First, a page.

Abandonment

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abandonment

The desertion of a child by a parent or adult caretaker with no provisions for reasonable child care or apparent intention to return. A child may be considered abandoned if left alone or with siblings or nonrelated and unsuitable individuals. Abandonment is considered a form of physical neglect by the National Clearinghouse on Child Abuse and Neglect. About 16% of child victims suffer from such forms of maltreatment as abandonment or "threats to harm the child."

If the deserting parent does not return or contact the child or does not provide any support for an extended period, the state ultimately may seek to terminate parental rights and place the child with an adoptive family. A social worker must prove to the court of appropriate jurisdiction that abandonment has occurred. States vary on their adoption laws and what proof is required before parental rights may be terminated. Before such action is taken, the child is usually placed in foster care while the state or county social worker attempts to find the parent or relatives of the child. (See TERMINATION OF PARENTAL RIGHTS.)

The parent(s) who abandoned the child usually do not provide information on their own whereabouts, although social workers and police officers will seek to find them, using various investigative means.

Every year a number of infants are abandoned in trash cans, outside homes and in a variety of settings. The mother may have been a teenager who sought to conceal her pregnancy or who couldn't take care of a child. She may have been convinced she would be rejected by her parents, peers and others who could never accept her pregnancy or the infant itself. Also, she may not have obtained an abortion because she was denying the reality of her pregnancy, because she felt abortion was immoral or she was unaware of available abortion facilities and was afraid to ask anyone for information.

Although outsiders may find it difficult to believe a teenager's parents could fail to notice her progressing pregnancy, parents often assume the girl is merely gaining weight. Pregnancy can be particularly hard to recognize if the girl is overweight to start. In some cases parents even encourage the pregnant girl to exercise and diet, based on this mistaken assumption.

Sometimes the deserting mother has a romantic image of a happy couple finding a baby on the doorstep. Consequently, when she abandons the child in a safe place, the mother may falsely conclude the child will be reared by the people who find it; however, abandoned infants and children are almost always placed under the legal control of the state social services department and in a state-approved foster home. Efforts are made to locate the biological parents or any relatives before placing the child in a permanent foster home.

Infants are not the only children who are abandoned: children of all ages are abandoned by their parents. Very often today the problem of the biological parent is alcohol or drug abuse-related.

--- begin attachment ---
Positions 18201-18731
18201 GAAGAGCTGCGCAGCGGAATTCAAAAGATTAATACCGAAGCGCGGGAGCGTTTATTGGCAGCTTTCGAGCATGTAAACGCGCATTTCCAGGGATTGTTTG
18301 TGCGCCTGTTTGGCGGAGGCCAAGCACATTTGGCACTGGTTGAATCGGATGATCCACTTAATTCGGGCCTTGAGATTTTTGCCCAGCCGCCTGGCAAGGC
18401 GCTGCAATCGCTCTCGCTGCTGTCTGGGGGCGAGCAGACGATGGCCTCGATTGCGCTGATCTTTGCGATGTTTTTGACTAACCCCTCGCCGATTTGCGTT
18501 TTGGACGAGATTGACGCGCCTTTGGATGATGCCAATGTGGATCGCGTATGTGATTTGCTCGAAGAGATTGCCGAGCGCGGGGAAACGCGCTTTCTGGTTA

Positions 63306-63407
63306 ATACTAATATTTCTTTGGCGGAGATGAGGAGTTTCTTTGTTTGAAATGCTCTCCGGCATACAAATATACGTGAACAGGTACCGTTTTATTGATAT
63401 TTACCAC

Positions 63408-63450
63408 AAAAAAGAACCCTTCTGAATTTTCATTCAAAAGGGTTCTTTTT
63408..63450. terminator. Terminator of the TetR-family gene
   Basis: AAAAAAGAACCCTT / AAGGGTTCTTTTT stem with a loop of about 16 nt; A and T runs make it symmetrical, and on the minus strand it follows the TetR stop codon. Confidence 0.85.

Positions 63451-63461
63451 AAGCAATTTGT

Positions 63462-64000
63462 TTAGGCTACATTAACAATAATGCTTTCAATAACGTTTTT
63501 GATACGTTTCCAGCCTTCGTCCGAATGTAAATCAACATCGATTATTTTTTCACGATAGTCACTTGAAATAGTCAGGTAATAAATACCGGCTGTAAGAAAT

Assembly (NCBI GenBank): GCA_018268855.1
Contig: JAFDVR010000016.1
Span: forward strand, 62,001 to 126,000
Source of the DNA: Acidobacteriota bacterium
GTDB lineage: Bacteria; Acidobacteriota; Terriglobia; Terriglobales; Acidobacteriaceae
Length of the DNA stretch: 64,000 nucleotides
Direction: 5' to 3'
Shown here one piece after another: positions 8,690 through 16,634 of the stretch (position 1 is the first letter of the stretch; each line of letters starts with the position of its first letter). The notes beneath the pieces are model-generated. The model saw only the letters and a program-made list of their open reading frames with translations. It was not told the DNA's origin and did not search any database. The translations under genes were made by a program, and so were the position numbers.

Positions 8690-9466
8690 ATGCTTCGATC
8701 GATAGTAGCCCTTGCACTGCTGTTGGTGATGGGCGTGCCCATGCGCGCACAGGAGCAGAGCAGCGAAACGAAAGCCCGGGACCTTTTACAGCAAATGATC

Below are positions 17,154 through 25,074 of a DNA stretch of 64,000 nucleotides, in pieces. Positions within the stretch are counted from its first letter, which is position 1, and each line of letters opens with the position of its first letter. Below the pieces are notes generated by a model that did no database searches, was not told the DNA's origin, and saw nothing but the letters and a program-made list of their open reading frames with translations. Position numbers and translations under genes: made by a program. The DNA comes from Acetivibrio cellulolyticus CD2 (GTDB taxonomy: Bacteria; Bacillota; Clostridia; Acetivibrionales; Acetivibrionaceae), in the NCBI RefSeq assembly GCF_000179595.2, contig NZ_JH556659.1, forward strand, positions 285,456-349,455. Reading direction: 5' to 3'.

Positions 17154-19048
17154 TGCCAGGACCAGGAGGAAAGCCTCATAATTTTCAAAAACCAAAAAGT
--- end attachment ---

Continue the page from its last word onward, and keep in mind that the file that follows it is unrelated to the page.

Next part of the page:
If neither parent and no relatives make a claim on the child within the course of at least 18 months after placement into a foster home, the court may opt to terminate the birthparents' parental rights so the child may be adopted by other parents.

In the event the birthparents are found, they may be given terms and conditions by the court with which they must comply in order for the child to be returned, for example, supervision by a social worker or intensive counseling by a trained therapist. Or if the problem was leaving the child alone for extended periods while the parent worked, a suitable babysitter may be arranged. In some states, parental rights may be terminated if the abandoned child was an infant.

Older children are sometimes abandoned when the parent believes he or she cannot care for the child or if the parent is overcome by personal problems, alcoholism, drug abuse, financial difficulties or a combination of these.

Homeless families may attempt to live out of their cars or makeshift shelters. Such living arrangements may be considered neglect or, if the parent leaves the child alone in such circumstances for an extended period, abandonment. If a child abuse worker is notified, the children may be taken from the parents by a state or county social worker and placed in a certified state foster home until and unless the parents provide adequate shelter.

Thousands of children in countries outside the United States are abandoned every year by their mothers, and some of them are placed in orphanages. People from the United States and abroad adopt some children who need families, but many of these children spend their entire childhoods in institutions until they are turned out to make room for younger homeless children.

Birthmothers from other countries who abandon their children do so primarily because of cultural factors or because they are destitute, powerless or are lacking in support and options and see no hope for their abilities to parent their children. They may or may not have other children. They may have been rejected by their parents or by the birthfathers.

In some cases, the birthmother from another country may be legally prohibited from voluntarily signing a consent to adoption. Abandoning her child at an orphanage or hospital may be the only route she can find that could ultimately lead her child to be placed in an orphanage and hopefully later in an adoptive home. (See also ABUSE, TERMINATION OF PARENTAL RIGHTS.)


John Boswell, The Kindness of Strangers: The Abandonment of Children in Western Europe from Late Antiquity to the Renaissance (New York: Pantheon Books, 1989).

"Child Maltreatment, 1996," Reports from the States to the National Child Abuse and Neglect Data System, National Clearinghouse on Child Abuse and Neglect.

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